How to Evacuate in 30 Minutes or Less
by Cheryl Riggs
You don’t want to know this information.
Because if you ever need it, your heart will be pounding, your mind will be racing and there will be a sense of urgency in the air. But in the event of a hurricane, earthquake or terrorist attack, having a plan in place will help you make critical decisions quickly and save you precious minutes.
Life Is Most Important
Hands down, nothing in your home is more important than your family (including your pets). Having a plan in advance for their safety should be your first priority. You should plan specifically for those who are dependant on you. Ask questions at your children’s school to find out what the plan is in an emergency. If there are frail or disabled people in your life be sure that there is a written disaster plan where they live. Knowing these answers in advance will assist you in making wise decisions in short amounts of time.
Survival of the Most Prepared
Most of what we use, crave or believe we need daily is not necessary. You must decide what is so important you cannot survive without it and make sure it is ready to grab quickly. For most of us, this is prescription medication or other medical needs, water, food, and first aid supplies. Secondary items include appropriate clothing for your climate and hygiene supplies.
The things that are absolute essentials should be readily available. Keep a supply on hand so that you can pack them, or pre-pack a bag with these items and keep it in your car. In most cases, 2-3 days of supplies will be sufficient.
Photos, collectibles, and heirlooms are often listed as the things people would pack if they have time. However, unless they are very old or valuable, they are not as important as you might believe. Many photos are stored on computers or have been shared with family and friends. Collectables can be replaced and heirlooms often contain only sentimental value. It’s nice to be able to keep these items, but not essential.
If possible, store photos of your household items on a CD, along with scanned copies of documents that you will need. Website addresses along with your username and password will be a great help in locating needed information. If possible, consider your computer and your essential files as one of the first things you pack. If you lose your home what you will miss more than your family photos is your property insurance information and your agent’s name and phone number.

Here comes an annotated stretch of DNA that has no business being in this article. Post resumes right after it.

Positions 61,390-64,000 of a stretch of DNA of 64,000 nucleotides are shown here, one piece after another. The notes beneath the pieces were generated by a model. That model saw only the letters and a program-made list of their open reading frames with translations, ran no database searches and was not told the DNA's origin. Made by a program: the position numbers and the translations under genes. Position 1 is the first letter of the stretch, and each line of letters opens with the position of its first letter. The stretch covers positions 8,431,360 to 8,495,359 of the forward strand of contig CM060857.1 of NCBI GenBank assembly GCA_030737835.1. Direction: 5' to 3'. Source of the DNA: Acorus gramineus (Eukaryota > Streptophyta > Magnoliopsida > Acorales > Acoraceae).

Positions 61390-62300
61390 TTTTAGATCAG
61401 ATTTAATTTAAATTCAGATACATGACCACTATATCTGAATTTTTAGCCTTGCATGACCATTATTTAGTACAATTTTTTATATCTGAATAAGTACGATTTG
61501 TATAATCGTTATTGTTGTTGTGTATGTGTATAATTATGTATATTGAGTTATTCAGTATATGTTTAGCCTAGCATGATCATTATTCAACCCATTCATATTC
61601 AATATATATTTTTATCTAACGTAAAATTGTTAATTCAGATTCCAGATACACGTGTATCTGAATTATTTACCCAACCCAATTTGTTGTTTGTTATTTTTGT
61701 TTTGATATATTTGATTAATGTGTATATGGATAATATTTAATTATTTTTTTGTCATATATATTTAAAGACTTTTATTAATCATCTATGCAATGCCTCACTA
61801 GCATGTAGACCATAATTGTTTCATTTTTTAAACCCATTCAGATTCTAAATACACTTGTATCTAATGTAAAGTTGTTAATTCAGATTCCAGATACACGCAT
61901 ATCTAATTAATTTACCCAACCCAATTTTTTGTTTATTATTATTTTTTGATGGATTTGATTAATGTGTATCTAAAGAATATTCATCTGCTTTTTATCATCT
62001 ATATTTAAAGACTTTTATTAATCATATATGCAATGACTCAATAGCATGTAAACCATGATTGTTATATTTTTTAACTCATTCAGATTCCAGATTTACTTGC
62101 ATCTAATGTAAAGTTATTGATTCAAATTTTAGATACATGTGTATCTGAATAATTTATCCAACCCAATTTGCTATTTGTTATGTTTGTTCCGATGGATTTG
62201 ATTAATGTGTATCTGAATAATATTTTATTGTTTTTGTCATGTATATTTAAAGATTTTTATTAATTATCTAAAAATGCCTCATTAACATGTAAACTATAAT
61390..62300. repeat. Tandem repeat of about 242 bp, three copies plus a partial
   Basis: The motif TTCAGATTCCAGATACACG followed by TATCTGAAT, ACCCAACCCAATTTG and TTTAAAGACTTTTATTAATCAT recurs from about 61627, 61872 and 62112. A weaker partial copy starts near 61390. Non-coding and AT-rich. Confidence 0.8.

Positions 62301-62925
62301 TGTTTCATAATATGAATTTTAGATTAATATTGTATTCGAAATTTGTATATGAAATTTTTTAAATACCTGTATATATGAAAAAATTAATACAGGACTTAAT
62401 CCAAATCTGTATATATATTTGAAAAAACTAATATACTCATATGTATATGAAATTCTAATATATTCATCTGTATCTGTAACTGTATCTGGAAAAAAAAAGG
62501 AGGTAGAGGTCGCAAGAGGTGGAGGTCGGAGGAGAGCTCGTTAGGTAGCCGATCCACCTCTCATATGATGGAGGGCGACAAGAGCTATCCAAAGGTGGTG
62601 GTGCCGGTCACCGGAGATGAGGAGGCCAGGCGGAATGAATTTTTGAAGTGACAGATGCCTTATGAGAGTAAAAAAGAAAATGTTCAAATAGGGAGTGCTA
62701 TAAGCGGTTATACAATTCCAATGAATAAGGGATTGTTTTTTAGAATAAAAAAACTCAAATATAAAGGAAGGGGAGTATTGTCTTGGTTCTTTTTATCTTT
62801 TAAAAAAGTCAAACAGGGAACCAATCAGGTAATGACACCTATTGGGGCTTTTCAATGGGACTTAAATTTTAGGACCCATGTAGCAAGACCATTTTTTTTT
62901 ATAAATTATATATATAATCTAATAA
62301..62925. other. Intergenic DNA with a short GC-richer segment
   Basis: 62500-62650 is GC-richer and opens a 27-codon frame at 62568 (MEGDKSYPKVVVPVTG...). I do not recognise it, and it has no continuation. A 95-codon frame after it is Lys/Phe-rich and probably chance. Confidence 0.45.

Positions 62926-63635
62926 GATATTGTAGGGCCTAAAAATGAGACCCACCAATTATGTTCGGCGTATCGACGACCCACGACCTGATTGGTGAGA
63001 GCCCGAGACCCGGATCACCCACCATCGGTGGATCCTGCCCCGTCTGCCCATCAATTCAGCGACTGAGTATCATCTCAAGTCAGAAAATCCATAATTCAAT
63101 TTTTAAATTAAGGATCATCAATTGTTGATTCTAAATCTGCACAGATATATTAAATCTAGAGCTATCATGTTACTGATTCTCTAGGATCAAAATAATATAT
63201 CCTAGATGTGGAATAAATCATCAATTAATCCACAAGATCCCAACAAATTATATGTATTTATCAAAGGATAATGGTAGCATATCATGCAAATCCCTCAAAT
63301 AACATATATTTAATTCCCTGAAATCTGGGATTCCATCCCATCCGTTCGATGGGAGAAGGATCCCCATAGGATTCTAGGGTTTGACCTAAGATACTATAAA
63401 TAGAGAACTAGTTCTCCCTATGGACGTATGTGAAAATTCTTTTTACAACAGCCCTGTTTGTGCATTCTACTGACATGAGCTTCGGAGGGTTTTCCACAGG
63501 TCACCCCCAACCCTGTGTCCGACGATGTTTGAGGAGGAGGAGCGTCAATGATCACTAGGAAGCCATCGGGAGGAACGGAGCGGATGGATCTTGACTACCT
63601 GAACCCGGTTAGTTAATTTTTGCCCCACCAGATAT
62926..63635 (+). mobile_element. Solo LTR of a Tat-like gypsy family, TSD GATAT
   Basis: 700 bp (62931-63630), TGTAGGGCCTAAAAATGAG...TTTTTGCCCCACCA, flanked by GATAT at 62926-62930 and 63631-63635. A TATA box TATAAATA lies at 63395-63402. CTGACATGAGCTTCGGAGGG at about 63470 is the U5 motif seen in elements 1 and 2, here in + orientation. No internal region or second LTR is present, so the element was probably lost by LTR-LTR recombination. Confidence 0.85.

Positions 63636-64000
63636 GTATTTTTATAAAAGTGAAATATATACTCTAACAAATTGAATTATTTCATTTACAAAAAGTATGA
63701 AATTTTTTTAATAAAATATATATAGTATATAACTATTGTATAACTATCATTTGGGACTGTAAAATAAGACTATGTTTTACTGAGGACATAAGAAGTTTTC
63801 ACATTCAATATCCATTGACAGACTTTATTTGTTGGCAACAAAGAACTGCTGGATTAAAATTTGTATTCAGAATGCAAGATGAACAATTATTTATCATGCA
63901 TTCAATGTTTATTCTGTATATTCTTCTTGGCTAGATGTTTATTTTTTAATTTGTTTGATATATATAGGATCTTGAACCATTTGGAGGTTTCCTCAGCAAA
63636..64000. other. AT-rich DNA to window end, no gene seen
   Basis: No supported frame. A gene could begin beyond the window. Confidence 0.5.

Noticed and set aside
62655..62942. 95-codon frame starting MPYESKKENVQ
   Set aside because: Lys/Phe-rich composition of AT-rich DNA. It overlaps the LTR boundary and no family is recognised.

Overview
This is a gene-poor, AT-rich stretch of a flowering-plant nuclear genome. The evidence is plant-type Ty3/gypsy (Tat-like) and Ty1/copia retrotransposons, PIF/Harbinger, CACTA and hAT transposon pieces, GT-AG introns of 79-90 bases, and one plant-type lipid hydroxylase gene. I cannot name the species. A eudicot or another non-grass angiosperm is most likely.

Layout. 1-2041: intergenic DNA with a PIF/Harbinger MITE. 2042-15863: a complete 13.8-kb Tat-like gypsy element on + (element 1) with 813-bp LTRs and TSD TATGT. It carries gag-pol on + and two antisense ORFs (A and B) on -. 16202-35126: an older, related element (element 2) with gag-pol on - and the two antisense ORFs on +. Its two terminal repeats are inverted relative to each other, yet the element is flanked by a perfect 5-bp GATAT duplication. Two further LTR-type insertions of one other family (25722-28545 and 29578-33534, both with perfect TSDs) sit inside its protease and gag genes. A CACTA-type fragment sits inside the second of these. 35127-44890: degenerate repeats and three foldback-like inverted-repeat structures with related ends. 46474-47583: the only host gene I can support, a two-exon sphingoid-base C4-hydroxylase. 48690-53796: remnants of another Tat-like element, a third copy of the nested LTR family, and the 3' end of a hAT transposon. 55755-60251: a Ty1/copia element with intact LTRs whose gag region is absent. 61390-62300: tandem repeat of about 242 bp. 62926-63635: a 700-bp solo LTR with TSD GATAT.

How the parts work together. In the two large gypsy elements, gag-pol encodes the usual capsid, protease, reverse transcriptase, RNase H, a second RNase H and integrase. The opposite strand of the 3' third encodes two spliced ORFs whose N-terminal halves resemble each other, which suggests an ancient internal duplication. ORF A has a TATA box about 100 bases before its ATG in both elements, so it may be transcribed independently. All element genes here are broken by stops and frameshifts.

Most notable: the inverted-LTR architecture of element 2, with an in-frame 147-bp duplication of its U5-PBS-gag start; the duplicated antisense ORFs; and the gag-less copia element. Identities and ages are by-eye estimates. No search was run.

Cash is King
In a true emergency, there will be no electricity. Planning ahead for communication, transportation and living needs without the convenience of credit or debit cards will mean you need cash. The amount you will need varies greatly depending on the type and the scope of the disaster and where you stay. Be sure you have enough on hand and in a place that is easily accessible if you need to get you and your family to a safe place.
There, that’s better
Now, when you hear the warning signal to go, you’ll know what to do and what to take. This small amount of planning will help you and your loved ones to evacuate in 30 minutes or less and assure your safety and well being until the crisis is over. It will probably also help you sleep better at night.
About the Author
Cheryl Riggs is the owner of RCI Consulting, LLC and is committed to helping families cope with aging and preparing for the future. Her 20 years of experience in non-profit and small business management gives her a broad base of knowledge in many areas. She is a Certified Senior Advisor with a degree in Business Administration from Azusa Pacific University, a Master’s of Science in Gerontology from USC, a credential in Fundraising from the University of California Riverside and a member of the National Association of Professional Organizers and is a licensed Realtor in California.
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